The Hydrangea Festival at Hakusan Shrine

As I wait for the snow to melt on the hyakumeizan peaks, I’m also visiting sites of interest and festivals (matsuri) taking place around Japan.

Flowers are a particularly important part of Japanese culture, and Bunkyo City, in Tokyo, celebrates five major flower festivals every year. Last weekend (June 9-10) was the Ajisai (Hydrangea) matsuri, celebrating the spectacular hydrangeas that bloom in Tokyo–and across Japan–each June.

On Sunday morning, I hopped a train to Hakusan Jinja (Shrine)–site of the Ajisai festival–where over 3,000 hydrangea bushes were covered in spectacular blooms.

My favorite variety have satellite flowers around a tightly-packed center:

We had a hydrangea bush in the back yard of my childhood home. I loved its enormous, puffy blooms–and seeing them in Japan reminds me of the happy days I spent playing near and beneath the hydrangea flowers.

As usual during a festival, vendors lined the grounds of Hakusan Jinja selling everything from yakitori (grilled chicken on skewers) to candy, beer, and even roasted corn-on-the-cob.

I tend to bypass the “normal” fare–things I can easily get in the States, or even elsewhere in Tokyo–in favor of the seasonal, regional, or special matsuri treats. On Sunday, that meant dango–balls of glutinous rice that’s pounded into a paste and shaped, often with added flavorings or sweeteners. At the ajisai matsuri, I discovered special dango – one flavored with black sesame paste and rolled in sesame seeds, and the other covered in sugar and edible flowers:

They were delicious.

Hakusan Jinja has a special sacred hydrangea garden built on a hill. The flowers are spectacular, and visitors lined up for the chance to walk through the lovely space. I joined them, and was very glad I did.

The flowers there were even more amazing, in color and size, than the thousands of other hydrangea bushes growing around the grounds of the shrine–and that’s saying something, because all of the plants were truly spectacular.

After spending a lovely (if slightly drizzly) morning among the flowers, I hopped another train to the south end of Tokyo for lunch with my friend Claire Youmans, author of The Toki-Girl and the Sparrow-Boy books – a fantastic historical fantasy series set in Meiji-era Japan.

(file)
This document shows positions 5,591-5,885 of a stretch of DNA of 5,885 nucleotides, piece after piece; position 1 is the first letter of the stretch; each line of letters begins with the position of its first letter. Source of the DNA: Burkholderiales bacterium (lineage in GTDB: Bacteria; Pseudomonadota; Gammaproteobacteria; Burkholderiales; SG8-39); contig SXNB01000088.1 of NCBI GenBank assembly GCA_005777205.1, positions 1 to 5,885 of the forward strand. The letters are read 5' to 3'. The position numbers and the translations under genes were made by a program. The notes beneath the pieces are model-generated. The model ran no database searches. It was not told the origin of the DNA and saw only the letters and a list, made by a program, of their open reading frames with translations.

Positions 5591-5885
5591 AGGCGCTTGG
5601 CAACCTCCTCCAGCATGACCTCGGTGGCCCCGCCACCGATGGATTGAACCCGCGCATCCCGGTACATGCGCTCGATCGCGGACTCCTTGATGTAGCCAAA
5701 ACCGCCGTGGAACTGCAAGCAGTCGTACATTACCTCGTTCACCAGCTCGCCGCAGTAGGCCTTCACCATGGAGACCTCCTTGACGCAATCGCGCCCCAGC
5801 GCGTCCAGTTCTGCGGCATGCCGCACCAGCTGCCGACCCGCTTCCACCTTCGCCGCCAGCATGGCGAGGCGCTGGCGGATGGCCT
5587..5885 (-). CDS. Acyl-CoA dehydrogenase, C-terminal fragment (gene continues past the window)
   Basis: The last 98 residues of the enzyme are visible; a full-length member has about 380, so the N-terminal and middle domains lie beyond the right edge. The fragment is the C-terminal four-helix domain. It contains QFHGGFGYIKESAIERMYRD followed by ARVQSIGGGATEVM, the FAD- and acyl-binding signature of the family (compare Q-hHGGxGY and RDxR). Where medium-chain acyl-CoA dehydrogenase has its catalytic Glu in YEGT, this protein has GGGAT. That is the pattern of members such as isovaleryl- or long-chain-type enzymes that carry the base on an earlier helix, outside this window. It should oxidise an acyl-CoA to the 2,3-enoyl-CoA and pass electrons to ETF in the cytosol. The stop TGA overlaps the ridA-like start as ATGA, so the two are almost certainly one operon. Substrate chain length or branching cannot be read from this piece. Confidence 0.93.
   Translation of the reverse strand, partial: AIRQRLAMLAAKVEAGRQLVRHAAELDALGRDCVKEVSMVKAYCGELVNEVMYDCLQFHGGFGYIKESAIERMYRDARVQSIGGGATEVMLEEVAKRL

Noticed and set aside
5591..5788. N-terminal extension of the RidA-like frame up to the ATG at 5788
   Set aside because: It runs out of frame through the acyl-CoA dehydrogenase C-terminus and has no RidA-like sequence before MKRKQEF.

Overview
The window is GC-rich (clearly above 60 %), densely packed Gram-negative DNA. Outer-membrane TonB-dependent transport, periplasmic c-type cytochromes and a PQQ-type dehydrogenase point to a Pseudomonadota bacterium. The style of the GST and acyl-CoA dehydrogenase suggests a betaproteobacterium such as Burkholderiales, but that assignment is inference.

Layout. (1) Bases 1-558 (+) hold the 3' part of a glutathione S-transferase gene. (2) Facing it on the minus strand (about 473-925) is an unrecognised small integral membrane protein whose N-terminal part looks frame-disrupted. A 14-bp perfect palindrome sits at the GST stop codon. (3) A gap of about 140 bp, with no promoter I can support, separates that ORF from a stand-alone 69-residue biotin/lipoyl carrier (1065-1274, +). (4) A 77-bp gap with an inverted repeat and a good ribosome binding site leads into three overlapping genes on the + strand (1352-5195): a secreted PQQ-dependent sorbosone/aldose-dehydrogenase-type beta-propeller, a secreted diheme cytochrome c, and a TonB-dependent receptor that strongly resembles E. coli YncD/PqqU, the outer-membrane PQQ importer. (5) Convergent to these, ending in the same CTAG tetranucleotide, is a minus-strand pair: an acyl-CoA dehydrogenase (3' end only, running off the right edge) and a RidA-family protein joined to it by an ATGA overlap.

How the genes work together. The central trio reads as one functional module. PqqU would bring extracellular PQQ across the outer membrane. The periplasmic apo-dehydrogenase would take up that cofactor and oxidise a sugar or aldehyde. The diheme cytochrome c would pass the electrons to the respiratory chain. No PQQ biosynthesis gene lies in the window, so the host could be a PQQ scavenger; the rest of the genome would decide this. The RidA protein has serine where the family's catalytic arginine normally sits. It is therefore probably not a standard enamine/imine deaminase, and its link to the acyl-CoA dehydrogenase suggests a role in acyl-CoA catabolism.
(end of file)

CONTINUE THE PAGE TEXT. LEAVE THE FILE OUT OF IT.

It’s fantastic to have a good friend here in Tokyo!

I’m hoping to get back to the mountains later this week, if the weather permits. (We’ve had a little typhoon blow through Tokyo over the last few days.) If not, I’ll be heading out early next week – so check back soon. The adventure is just beginning.

Do you like hydrangeas? Which color is your favorite?

 

One thought on “The Hydrangea Festival at Hakusan Shrine

  • June 17, 2018 at 11:16 pm
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    Hallo, Hallo Ms Spann!!

    As you know, I positively LOVE hydrangeas! I have been absent for a number of weeks on your blog – forgive me! I was just starting to feel I could get back into reading after a bad Spring; whilst finding my ability to ‘read’ was marred a bit by the clustered migraines I had. It has taken me another week and a half to get comfortable again reading novels as a result!! Therefore, I happily loved seeing your photos streaming into my Twitter feeds – where I found a lovely snapshot you had shared about the hydrangeas not too long ago!

    I had no idea there was a proper festival to celebrate this happy flower! What a wonderful idea!?

    I find them one of the more cheerful flowers – the colour combinations I love most are violet/lavender with shades of blue. There is something rather calming and serendipitous about their markings! The lavender/mauve flowers you shared on this post are delightful, too, but a bit too pink!?

    #sohappy a friend of yours was there! Always lovely finding someone you know when you travel!

    The treats sound rather interesting! I never heard of those before… I love finding what you can use edible flowers for and I know their a favourite amongst bakers! I fancy baking myself quite a heap – I’d love to learn more about it as life moves forward, as I ache to bake more complicated creations (think: British Bake-Off!) or even curate my own living yeast to make better breads! I’d love to learn how to do all of this on a healthier kick too – vegan & gluten-free! 🙂

    Sorry to hear the weather turnt fowl – but as you said, the adventure is just beginning and there is plenty of time to conquer the rest of the #100Summits! Taking time out for #randomjoy, friends, and everyday adventures are equally imperative, I think!

    Blessed to be back on your blog – sending you hugs and smiles! As I watch the American Ninja Warriors this year, I’m thinking of you – as your the ninja on the mountains – #MountainNinja – a warrior in your own right and writing one incredible story each day you breathe in a new day of experiencing what Japan can teach you and show you! Thinking of you heaps and eagerly awaiting more of your blogs!

    Reply

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